Although programmatic quality and experience as well as motivation ranked high on importance with students that left the major, almost none of the students being interviewed had any negative comments about the actual fish and wildlife courses. In fact, many were impressed with the close relationships formed with the professor and the students due to the majors smaller class sizes. While some students cited a past connection with the wilderness or experience in outdoor recreation as motivation for picking the major, leaving the major had not changed their views of the natural world.
"Understanding what motivates students to pursue natural resources careers has far reaching implications for both university programs and management and any attempt to address these issues is a step in the right direction regarding student retention. However, failure to address these issues will likely perpetuate the dwindling enrollments of natural resources programs," says Bjørn Wolter, one of the authors of the study.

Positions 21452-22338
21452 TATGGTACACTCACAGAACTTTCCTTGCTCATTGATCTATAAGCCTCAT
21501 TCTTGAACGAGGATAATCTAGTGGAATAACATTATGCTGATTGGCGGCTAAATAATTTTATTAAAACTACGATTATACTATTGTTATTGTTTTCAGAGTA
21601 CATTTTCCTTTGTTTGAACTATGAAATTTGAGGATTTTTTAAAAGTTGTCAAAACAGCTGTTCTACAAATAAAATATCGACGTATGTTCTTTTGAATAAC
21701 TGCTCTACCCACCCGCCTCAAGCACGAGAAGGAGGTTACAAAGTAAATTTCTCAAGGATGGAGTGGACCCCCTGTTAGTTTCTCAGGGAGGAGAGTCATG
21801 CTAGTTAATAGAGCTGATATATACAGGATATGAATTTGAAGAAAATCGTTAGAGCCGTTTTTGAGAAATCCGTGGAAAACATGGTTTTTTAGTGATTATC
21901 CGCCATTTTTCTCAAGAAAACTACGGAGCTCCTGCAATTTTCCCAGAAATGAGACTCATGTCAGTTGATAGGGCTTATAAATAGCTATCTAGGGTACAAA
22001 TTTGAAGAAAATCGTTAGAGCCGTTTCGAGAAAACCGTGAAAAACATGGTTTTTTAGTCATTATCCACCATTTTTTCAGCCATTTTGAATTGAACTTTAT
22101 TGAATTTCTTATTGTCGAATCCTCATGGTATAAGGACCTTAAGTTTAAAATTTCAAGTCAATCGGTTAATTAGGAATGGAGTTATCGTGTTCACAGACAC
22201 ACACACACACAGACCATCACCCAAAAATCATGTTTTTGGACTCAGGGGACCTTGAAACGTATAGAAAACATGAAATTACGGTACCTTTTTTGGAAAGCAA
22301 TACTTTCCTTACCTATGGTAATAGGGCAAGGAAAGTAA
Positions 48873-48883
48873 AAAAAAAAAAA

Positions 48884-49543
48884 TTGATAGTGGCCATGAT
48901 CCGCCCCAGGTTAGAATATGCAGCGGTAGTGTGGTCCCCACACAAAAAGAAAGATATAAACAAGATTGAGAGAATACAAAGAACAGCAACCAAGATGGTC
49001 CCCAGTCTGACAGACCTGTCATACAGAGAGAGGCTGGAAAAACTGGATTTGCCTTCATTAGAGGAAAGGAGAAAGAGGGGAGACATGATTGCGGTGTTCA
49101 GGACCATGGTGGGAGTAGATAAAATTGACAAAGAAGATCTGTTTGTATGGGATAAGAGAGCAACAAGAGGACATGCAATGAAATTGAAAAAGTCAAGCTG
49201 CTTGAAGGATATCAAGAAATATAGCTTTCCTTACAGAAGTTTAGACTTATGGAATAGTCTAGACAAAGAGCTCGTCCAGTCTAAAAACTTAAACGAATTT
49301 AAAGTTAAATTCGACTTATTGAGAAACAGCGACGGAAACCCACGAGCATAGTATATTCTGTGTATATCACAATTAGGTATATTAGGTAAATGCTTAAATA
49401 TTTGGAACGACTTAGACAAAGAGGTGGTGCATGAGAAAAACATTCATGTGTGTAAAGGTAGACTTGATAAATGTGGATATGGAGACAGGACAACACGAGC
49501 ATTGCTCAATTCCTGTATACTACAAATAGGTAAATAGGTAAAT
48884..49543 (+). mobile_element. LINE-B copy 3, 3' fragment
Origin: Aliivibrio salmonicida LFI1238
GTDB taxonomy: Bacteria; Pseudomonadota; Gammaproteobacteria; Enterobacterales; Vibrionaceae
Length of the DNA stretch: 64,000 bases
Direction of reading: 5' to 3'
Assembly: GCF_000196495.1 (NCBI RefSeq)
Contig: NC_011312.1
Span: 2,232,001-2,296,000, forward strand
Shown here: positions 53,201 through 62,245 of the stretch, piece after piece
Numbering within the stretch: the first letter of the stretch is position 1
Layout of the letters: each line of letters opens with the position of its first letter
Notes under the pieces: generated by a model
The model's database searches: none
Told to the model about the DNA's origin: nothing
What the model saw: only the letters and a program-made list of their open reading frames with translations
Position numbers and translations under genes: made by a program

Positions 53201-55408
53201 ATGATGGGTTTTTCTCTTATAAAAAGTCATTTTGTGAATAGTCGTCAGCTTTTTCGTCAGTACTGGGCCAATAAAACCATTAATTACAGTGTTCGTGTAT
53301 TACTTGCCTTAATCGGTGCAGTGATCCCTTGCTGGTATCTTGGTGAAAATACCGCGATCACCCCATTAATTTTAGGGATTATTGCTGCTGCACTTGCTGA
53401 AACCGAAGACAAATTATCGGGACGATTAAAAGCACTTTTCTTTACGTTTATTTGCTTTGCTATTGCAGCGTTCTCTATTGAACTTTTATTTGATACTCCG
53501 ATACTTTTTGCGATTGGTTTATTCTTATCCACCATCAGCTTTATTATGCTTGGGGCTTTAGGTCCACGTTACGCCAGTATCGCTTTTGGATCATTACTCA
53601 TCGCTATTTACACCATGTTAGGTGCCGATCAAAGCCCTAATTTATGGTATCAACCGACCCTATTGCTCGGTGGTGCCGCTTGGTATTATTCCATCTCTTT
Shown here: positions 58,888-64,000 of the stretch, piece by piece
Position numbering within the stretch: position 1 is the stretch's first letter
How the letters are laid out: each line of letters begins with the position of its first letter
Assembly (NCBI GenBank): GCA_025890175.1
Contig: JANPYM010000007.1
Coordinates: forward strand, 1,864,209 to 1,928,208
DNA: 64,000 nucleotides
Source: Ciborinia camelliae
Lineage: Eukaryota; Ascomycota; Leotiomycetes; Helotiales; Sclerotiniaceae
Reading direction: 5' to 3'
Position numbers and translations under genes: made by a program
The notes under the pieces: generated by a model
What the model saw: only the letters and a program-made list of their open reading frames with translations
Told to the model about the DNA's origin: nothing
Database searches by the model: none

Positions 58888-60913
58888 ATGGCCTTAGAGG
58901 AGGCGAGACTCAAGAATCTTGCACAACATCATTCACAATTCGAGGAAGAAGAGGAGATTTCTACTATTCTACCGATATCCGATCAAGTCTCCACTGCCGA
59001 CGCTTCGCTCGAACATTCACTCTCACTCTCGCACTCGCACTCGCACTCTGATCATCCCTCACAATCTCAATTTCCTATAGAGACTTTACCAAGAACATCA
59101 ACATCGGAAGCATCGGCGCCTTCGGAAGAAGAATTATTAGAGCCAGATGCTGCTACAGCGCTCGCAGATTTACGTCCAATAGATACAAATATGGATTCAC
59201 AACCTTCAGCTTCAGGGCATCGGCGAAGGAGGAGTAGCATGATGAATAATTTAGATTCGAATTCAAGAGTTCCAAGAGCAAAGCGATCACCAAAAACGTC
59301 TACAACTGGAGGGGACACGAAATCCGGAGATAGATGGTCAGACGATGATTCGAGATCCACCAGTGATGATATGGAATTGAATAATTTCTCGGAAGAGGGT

Wolter hopes the study will motivate schools across the country to develop strategies aimed at increasing enrollment in natural resource related majors.
Sara Uttech | EurekAlert!
Climate change, population growth may lead to open ocean aquaculture
05.10.2017 | Oregon State University
New machine evaluates soybean at harvest for quality
04.10.2017 | University of Illinois College of Agricultural, Consumer and Environmental Sciences
University of Maryland researchers contribute to historic detection of gravitational waves and light created by event
On August 17, 2017, at 12:41:04 UTC, scientists made the first direct observation of a merger between two neutron stars--the dense, collapsed cores that remain...
Seven new papers describe the first-ever detection of light from a gravitational wave source. The event, caused by two neutron stars colliding and merging together, was dubbed GW170817 because it sent ripples through space-time that reached Earth on 2017 August 17. Around the world, hundreds of excited astronomers mobilized quickly and were able to observe the event using numerous telescopes, providing a wealth of new data.